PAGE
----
• Seasonings: Chili powder, curry powder, cayenne pepper, black pepper, cumin, garlic powder, Worchestershire sauce, lemon zest, thyme, cinnamon, allspice


  1. Remove all the orange membrane threads from the pumpkin seeds and rinse them well in a bowl of water.
  2. Drain in a colander for 30 minutes.
  3. Preheat the oven to 275 degrees F.
  4. Spread them on a baking sheet and pat dry with a towel.
  5. Drizzle with the oil or butter and mix around with your hands until they are all coated.
  6. Sprinkle with salt and whatever other seasonings you want to try.
  7. Distribute them evenly in a single layer on the pan
  8. Bake about 15 minutes and then check them. You may need to cook them up to 30 minutes if your pumpkin seeds are real big. They are done when they are slightly golden and puffed up.
  9. Remove and taste for salt. Add more while they are hot if you think it needs more.
  10. Let cool and store in an airtight container, but honestly they will probably all get eaten right away.

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You can add any seasoning you like to these. It’s all yummy. I prefer spicy pumpkin seeds with chili powder, cayenne, and garlic. Pumpkin seeds are great for snacks or atop salads. If you’ve ever had roasted pumpkin seeds that were tough and chewy instead of crisp and crunchy, they were probably not cooked long enough. Any winter squash seeds (butternut, acorn, kabocha) can be roasted the same way.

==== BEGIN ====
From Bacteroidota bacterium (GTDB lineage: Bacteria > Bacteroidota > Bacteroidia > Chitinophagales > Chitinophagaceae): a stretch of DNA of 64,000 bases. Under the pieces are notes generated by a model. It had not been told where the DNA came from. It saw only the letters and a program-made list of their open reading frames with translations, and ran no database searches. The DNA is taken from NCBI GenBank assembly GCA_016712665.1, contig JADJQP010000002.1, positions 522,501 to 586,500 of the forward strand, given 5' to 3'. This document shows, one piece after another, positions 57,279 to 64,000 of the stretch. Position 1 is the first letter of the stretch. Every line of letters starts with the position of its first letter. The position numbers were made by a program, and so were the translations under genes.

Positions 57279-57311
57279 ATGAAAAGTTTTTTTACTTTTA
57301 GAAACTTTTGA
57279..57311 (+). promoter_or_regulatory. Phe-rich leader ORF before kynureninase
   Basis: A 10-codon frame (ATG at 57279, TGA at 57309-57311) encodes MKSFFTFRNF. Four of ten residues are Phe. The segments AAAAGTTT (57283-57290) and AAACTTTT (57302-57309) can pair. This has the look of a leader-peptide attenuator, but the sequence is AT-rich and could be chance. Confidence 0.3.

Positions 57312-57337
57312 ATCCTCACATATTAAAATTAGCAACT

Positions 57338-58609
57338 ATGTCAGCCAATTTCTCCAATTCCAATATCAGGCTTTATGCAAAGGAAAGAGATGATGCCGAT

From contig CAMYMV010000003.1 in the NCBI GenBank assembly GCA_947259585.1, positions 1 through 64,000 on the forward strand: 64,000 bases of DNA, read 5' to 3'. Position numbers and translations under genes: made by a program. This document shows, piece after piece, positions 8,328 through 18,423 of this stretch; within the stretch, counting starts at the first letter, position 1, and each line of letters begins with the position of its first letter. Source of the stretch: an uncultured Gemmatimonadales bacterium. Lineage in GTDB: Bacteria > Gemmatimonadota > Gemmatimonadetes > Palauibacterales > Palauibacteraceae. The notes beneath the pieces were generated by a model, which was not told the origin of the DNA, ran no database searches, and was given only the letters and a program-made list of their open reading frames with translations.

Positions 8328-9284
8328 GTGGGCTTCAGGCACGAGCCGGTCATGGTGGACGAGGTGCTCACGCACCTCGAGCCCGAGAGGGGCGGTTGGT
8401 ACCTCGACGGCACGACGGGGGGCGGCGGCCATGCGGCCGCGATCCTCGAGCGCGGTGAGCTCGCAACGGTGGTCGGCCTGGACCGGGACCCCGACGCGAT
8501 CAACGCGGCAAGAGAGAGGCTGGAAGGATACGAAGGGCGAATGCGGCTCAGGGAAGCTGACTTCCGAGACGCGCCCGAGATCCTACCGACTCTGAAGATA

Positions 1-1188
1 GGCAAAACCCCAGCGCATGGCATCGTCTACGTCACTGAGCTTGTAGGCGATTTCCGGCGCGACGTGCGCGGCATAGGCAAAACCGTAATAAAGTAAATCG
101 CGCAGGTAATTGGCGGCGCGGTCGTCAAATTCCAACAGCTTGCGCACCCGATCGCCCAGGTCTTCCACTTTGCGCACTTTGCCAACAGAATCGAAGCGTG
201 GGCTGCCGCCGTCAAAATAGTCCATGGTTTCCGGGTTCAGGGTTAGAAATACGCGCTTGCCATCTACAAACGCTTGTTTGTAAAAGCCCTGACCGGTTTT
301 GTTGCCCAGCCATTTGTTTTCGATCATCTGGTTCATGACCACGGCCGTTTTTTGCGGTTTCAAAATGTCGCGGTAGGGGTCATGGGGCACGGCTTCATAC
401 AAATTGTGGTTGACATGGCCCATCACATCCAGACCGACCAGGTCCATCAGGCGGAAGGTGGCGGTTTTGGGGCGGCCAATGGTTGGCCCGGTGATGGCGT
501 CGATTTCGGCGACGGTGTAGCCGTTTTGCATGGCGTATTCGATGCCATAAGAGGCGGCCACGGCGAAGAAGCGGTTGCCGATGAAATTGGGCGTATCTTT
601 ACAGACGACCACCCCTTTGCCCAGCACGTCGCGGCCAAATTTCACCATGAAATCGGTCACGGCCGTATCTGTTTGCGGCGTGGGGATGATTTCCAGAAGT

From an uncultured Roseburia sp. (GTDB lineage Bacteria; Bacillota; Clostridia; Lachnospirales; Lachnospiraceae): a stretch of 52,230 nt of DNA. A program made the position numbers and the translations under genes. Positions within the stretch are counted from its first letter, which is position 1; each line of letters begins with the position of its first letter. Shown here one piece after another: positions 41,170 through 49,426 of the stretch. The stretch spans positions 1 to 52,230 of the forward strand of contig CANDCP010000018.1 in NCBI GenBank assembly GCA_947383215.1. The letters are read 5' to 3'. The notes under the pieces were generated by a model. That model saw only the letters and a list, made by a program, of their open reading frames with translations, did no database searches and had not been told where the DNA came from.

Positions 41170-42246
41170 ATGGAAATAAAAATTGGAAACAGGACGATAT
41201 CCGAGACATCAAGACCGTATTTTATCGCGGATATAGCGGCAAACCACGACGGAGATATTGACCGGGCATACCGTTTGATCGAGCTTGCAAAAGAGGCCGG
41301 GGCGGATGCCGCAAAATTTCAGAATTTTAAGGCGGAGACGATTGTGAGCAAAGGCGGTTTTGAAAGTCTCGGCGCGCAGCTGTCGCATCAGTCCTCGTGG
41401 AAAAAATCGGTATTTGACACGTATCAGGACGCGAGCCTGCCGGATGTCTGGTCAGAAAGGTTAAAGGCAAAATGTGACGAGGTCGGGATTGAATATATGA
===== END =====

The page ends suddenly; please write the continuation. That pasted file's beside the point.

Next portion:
1. Brady Hamilton on October 26, 2011 at 9:59 am

    I LOVE PUMPKIN SEEDS!! I already had my wife make 2 batches. I never tried them with the spice mixture you got goin on. Gonna have to try that. Thanks Hilah!

    • Hilah on October 26, 2011 at 11:29 am

      I LOVE PUMPKIN SEEDS, TOO!!! I could have eaten that whole pan myself in about 5 minutes but I had to share with the ghost.
      Happy Halloween to you and the missus!

  2. Bev Weidner on October 26, 2011 at 10:43 am

    This. Was. Awesome.